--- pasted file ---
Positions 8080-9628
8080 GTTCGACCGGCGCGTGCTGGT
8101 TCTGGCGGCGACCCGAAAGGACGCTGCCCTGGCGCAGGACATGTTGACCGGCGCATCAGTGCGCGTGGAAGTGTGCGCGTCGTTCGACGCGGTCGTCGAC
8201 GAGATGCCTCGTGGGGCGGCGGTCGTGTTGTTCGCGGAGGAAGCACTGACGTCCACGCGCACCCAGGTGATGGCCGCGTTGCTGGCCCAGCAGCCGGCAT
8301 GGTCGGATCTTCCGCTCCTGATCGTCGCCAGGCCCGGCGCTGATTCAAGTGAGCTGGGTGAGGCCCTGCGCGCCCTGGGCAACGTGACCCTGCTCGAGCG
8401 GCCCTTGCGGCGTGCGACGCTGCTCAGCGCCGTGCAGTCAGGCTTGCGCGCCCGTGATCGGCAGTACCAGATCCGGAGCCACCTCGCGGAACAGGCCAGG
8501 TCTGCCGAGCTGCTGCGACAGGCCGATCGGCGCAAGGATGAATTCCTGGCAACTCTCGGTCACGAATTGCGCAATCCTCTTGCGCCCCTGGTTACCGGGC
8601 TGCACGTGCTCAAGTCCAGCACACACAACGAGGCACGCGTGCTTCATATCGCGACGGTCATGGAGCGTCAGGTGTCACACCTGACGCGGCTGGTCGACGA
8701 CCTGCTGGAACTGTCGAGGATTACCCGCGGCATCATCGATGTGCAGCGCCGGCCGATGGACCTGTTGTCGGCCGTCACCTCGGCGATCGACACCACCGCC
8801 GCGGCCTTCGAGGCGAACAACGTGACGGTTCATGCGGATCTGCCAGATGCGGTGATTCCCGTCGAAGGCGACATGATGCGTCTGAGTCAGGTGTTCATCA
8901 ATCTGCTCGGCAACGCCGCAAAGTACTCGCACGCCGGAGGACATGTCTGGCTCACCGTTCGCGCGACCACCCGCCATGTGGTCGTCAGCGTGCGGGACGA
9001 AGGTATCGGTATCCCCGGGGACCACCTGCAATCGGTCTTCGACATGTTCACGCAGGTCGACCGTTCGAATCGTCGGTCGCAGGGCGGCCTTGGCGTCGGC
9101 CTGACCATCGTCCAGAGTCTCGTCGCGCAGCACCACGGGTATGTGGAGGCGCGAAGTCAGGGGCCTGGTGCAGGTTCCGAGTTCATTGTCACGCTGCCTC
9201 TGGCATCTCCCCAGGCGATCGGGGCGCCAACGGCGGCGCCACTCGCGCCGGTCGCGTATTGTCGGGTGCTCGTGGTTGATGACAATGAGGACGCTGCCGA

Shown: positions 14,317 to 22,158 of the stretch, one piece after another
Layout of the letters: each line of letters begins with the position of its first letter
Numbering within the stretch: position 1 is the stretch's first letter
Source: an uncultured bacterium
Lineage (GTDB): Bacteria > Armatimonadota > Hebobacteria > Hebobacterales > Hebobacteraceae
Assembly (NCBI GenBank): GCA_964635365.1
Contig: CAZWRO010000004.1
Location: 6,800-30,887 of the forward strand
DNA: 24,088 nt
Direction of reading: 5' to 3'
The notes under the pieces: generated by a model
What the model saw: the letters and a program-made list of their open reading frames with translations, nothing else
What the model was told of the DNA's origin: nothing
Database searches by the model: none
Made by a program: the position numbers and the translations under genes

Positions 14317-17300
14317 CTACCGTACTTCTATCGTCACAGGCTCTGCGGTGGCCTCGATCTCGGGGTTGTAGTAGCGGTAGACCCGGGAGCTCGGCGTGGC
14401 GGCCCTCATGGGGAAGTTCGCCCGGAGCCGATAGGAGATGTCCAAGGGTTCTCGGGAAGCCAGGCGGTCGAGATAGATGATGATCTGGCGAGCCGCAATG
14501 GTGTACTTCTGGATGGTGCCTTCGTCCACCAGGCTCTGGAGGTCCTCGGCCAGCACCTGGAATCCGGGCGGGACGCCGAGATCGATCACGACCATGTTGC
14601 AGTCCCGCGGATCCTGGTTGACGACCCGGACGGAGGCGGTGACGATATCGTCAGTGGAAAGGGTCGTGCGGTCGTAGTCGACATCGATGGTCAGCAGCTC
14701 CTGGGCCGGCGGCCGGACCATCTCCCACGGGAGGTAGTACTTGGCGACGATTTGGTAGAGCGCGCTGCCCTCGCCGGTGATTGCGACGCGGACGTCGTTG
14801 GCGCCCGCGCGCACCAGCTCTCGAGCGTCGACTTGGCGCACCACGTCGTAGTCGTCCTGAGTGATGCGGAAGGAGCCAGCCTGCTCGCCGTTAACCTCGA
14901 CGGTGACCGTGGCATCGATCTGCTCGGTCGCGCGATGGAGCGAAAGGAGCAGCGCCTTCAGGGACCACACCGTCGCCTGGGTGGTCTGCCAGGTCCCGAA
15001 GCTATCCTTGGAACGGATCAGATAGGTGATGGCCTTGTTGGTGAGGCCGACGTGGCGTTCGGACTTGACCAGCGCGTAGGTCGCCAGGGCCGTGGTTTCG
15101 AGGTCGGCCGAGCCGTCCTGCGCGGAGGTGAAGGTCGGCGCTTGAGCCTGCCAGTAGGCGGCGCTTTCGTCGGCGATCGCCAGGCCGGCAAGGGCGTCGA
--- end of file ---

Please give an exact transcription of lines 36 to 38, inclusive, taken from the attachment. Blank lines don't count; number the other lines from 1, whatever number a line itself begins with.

14801 GCGCCCGCGCGCACCAGCTCTCGAGCGTCGACTTGGCGCACCACGTCGTAGTCGTCCTGAGTGATGCGGAAGGAGCCAGCCTGCTCGCCGTTAACCTCGA
14901 CGGTGACCGTGGCATCGATCTGCTCGGTCGCGCGATGGAGCGAAAGGAGCAGCGCCTTCAGGGACCACACCGTCGCCTGGGTGGTCTGCCAGGTCCCGAA
15001 GCTATCCTTGGAACGGATCAGATAGGTGATGGCCTTGTTGGTGAGGCCGACGTGGCGTTCGGACTTGACCAGCGCGTAGGTCGCCAGGGCCGTGGTTTCG